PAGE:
MOSCOW, JUNE 11 -- A biography of the Russian writer Boris Pasternak, written by his son, will be published in the Soviet Union this year, 27 years after the author of "Doctor Zhivago" died in official disgrace.
The biography, announced by the Soviet news agency Tass, is another step in the rehabilitation of Pasternak, whose membership in the Soviet Writers' Union was restored posthumously earlier this year.
When he died in 1960, Pasternak was in virtual isolation because of the controversy over the publication abroad of "Doctor Zhivago," his epic love story describing the gradual dehumanization of Russian life in the course of the Russian Revolution. He was denounced as a "literary traitor" and in 1958 was forced to decline the Nobel Prize for literature or face exile abroad.
On May 30, the anniversary of his death, friends and admirers gathered to honor the writer at ceremonies reflecting Pasternak's recovered stature in the official world of Soviet literature. A wreath of flowers from the writers union -- which had once expelled him -- was delivered at his grave at Peredelkino, the writers' colony outside Moscow where he lived and died.
That day and the next, a symposium devoted to Pasternak's works was held in Moscow at the Literary Institute, where 60 reports -- five on "Doctor Zhivago" -- were read to crowds so large they spilled into three halls.
During the years of his disgrace, students and professors at the same institute organized demonstrations calling for his exile.
Pasternak's rehabilitation began with the appointment last January of an official commission, headed by the poet Andrei Voznesensky, to study the writer's literary legacy. Its first act was to organize his readmittance to the ranks of the writers union.
"Doctor Zhivago," which has circulated illegally since its writing but was never officially published in the Soviet Union, is finally due to be published next January in the journal Novi Mir, and according to Voznesensky, in book form simultaneously in at least 100,000 copies. Voznesensky said the Soviet copyright agency this week signed an agreement on a joint publication with Feltrinelli, the Italian publisher who first printed the book in 1957.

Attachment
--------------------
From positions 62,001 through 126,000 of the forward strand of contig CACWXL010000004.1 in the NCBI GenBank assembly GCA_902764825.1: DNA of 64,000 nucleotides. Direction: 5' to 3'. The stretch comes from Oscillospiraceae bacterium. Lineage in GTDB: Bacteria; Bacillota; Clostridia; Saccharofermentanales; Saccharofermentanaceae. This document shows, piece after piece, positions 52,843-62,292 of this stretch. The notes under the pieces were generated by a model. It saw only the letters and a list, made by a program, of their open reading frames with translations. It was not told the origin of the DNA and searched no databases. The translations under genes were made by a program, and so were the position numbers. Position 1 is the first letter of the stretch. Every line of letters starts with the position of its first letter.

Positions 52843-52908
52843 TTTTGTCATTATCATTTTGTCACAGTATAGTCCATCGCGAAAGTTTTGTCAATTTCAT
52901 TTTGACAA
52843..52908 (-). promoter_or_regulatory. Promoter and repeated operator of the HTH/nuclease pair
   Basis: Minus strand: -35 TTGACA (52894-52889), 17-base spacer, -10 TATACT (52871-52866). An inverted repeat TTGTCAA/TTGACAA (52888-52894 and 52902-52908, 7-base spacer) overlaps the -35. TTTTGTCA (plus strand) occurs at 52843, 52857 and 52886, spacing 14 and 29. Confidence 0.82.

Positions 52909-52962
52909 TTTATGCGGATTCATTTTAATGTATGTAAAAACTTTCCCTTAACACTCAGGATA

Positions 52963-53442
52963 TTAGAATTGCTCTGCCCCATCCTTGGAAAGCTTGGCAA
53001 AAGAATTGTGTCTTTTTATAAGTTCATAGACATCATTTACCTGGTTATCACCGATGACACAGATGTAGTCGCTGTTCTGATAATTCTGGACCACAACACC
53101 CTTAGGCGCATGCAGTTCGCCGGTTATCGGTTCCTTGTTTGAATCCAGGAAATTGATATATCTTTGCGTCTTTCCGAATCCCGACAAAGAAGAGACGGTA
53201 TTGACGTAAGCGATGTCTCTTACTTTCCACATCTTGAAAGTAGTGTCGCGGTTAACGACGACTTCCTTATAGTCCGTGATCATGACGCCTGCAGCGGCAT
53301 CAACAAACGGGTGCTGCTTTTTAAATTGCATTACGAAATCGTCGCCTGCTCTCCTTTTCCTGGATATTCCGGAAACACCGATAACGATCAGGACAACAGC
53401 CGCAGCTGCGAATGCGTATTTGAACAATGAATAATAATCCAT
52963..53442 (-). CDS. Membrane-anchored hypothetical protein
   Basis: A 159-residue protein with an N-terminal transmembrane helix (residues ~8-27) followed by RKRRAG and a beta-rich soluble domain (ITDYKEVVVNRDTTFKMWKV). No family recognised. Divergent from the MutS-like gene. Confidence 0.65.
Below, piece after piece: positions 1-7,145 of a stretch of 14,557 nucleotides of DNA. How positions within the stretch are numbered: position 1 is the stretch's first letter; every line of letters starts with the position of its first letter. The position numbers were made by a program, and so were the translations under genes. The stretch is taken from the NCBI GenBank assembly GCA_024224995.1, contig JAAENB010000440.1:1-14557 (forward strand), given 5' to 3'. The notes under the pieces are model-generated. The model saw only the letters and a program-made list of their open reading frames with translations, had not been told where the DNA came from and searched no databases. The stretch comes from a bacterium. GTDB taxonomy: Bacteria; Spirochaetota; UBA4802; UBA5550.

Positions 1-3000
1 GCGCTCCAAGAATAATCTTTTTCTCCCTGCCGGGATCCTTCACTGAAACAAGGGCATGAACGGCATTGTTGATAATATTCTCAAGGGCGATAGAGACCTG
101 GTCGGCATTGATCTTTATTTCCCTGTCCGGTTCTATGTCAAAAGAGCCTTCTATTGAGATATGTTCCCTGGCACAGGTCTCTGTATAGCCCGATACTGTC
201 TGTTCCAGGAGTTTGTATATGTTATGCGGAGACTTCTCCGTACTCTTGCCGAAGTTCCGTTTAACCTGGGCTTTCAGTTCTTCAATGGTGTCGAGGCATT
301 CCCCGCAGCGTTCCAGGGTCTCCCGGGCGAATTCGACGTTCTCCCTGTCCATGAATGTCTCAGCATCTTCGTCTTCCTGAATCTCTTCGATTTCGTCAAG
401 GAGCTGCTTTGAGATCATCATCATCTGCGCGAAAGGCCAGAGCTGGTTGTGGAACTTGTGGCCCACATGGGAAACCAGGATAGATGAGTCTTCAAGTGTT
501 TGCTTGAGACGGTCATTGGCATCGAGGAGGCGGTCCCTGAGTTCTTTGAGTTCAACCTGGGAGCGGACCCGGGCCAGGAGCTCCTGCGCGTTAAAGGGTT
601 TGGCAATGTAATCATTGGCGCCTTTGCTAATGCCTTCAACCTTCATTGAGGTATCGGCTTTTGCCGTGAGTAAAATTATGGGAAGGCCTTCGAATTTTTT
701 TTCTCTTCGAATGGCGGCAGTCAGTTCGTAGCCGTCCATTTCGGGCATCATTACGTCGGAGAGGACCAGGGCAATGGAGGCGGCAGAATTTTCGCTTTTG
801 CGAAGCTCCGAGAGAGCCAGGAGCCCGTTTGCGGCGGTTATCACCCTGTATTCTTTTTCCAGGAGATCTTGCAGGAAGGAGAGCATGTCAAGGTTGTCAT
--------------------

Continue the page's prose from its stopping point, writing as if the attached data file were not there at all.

Voznesensky said a decision to turn Pasternak's dacha or country house in Peredelkino into a museum dedicated solely to his life and works now requires only the official approval of Litfund, the agency that owns the house.
For years the house has been a symbol of the bitter struggle over the writer's memory. Conservatives in the writers union have opposed the memorial, arguing that the two-story wooden dacha should be dedicated to other writers as well.
The same group also argued against publishing "Doctor Zhivago" in book form. Yuri Verchenko, a member of the union's board and of the commission, declared recently that Pasternak was a better poet than novelist and showed in "Doctor Zhivago" that he "did not have enough knowledge of the social problems of the time."
Verchenko said he himself found the book boring, and said he and others believed that "from the point of view of literature we gain nothing from publishing this novel."
Pasternak is arguably the best known of the once-banned Russian writers whose works are now being published in Soviet leader Mikhail Gorbachev's ongoing cultural "thaw." With each new issue of the literary journals, previously unpublished works by such writers as Nikolai Gumilev, Anna Akhmatova, Vladimir Nabokov, Mikhail Bulgakov and others have appeared in print.
Though he himself was not yet officially rehabilitated, Pasternak's poetry began to be published again in the 1970s. The first volume of his prose followed in 1983. "Doctor Zhivago," however, remained controversial and out of print until this year.
The new Pasternak biography, in the works for 25 years, will show the writer as "a man of civic duty in the loftiest meaning of this word," said his son Evgeny in an interview with Tass." He never did anything against his principles, even when it meant supporting those in trouble, like poet Osip Mandelstam." Mandelstam, considered one of the great Soviet poets of this century, was arrested and killed during Stalin's great terror.
Evgeny Pasternak said the biography would contain excerpts of previously unpublished letters from Pasternak to Soviet author Maxim Gorky, Akhmatova and others, as well as family pictures. "All this will give the reader a better idea of what sort of man Pasternak was," he said.